by: The My Medicare Matters Team
This article is the third installment in our 2018 “Preparing for Open Enrollment” series. To stay up-to-date on the latest Open Enrollment blog posts, subscribe to our mailing list. For a complete overview of Open Enrollment, check out our “Guide to Open Enrollment” page.
Maybe you’ve heard the saying, “the grass isn’t always greener on the other side”? When it comes to Medicare plans, the grass might actually be brighter and greener on the other side! In fact, there’s proof. Studies show that on average, Medicare beneficiaries could save $300 a year just by switching to the lowest cost Part D plan that covers their medications.
And it all starts with remembering to use the Medicare Open Enrollment Period to check out other plan options that might be available to you. The Open Enrollment Period (OEP) occurs every year from October 15th to December 7th. During OEP, anyone with Medicare can change their prescription drug plan or Medicare Advantage plan for any reason.
To start, approach it like any other major purchase. For example, think about the steps you take when buying a car. You’re likely to test drive cars, compare features, review gas mileage, consider repair costs, and read reviews of the car. Shopping for a Medicare plan isn’t all that different. Learn more with our 5 step guide below:
- Start with your Annual Notice of Change (ANOC) homework, outlined in our recent blog post, to compare your plan this year with its coverage in 2017. Then, compare it among many other options to see if the grass really is greener. In some states there are as few as 18 plans and others as many as 25 plans just to cover prescription drugs. Additionally, in some states there are as few as zero Medicare Advantage plans and others as many as 15 plans. So, how can you know if there is better plan than what you have now?
- Avoid the common mistake of choosing a plan based solely on the premium and deductible. You wouldn’t buy a car based on the monthly payment alone, so don’t do this with your Medicare plan either. Use the Medicare Plan Finder at www.medicare.gov by clicking on the ‘Find Drug and Health Plans’ button or tab. Be sure to watch the video tutorials on the right-hand side of the screen to learn how to use the website.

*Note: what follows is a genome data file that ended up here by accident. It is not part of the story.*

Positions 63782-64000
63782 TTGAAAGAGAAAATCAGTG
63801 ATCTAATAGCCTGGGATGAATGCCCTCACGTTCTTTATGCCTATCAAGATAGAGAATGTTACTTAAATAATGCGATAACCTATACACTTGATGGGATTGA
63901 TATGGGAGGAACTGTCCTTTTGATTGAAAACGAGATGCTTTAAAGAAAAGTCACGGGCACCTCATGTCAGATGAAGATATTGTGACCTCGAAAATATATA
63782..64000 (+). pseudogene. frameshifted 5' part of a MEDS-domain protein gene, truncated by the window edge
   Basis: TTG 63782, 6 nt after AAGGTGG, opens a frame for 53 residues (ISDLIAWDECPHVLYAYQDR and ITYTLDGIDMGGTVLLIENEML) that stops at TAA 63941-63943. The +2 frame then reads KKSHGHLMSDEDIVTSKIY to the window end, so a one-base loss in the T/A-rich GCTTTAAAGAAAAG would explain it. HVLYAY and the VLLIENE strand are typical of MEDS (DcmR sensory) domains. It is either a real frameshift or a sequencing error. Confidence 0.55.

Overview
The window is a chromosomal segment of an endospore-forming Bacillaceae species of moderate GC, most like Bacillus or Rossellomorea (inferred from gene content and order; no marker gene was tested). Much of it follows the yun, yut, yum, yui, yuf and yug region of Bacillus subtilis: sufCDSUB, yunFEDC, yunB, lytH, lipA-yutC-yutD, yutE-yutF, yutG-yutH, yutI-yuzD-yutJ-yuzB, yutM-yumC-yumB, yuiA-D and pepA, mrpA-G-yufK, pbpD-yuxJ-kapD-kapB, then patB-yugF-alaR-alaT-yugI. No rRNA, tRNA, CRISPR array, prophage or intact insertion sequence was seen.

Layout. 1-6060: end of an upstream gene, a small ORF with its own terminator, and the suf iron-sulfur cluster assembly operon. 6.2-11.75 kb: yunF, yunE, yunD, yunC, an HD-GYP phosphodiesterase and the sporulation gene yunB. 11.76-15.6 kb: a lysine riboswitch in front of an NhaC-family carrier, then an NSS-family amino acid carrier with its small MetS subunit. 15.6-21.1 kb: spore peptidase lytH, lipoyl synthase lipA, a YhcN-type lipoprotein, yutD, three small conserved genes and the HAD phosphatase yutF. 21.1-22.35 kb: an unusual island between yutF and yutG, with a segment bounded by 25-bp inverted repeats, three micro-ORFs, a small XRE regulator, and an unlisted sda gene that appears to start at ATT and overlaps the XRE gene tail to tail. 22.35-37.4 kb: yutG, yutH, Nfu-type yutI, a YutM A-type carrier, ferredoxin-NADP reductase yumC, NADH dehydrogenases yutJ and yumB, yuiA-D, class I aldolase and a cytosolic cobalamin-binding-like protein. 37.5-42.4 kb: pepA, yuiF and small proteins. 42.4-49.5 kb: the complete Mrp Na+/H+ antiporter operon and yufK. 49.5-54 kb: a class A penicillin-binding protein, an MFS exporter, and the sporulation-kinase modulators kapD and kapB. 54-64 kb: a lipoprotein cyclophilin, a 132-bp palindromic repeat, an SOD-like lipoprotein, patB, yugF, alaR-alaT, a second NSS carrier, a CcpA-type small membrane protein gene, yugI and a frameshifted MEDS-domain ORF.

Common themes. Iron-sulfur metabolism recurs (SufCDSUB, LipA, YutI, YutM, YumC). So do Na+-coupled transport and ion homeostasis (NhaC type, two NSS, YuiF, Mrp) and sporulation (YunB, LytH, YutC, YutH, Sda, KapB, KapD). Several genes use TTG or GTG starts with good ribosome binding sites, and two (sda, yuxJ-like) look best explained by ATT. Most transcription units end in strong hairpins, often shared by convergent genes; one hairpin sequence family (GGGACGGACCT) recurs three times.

- Gather up your Medicare card and any bottles for prescriptions you currently take–your costs will vary based on the strength of your medications and how often you take them. Select the ‘personalized search’ option, enter your Medicare number, your drugs, and select your pharmacy (pick a second pharmacy to compare too). When you reach the plan summary page outlining all the plans available to you, look first at the “annual estimated cost” because it includes ALL out-of-pocket costs like the premium, deductible, and what you pay the pharmacy for your medication. You can compare three plans at a time so be sure to select your current plan and two others to compare.
- In addition to the cost, look at the “drug coverage information” section near the bottom of the screen. This is the section that details whether all your drugs are on the plan formulary and whether the plan will restrict access to the medications you need. The restrictions could include quantity limits on the number of pills per month, prior authorization from your provider, or step therapy (which requires you take another medication for up to 90 days before the insurance company considers paying for your usual medication). Restrictions aren’t necessarily a deal breaker, but you need to make sure you’re comfortable with them if they apply.
- Using these shopping tips, narrow your choices down to two or three plans. Print out or write down the details of the plans and think about it for a few days. Make a list of any questions you have, and then try taking our Medicare Questionnaire assessment, which can connect you to free professional advice about Medicare from a licensed benefits advisor. Or call your local SHIP (State Health Insurance Assistance Program) to access federally-funded Medicare counseling.
Remember, most beneficiaries have until Dec. 7th to make changes, unless you were affected by Hurricanes Harvey, Irma, and Maria then you qualify for a Special Enrollment Period (SEP) through the end of the calendar year. Fall is a busy time–so start shopping soon! And check back on this blog for the next couple months for more Open Enrollment guides and tips, or subscribe to our mailing list and we’ll send the tips right to your inbox.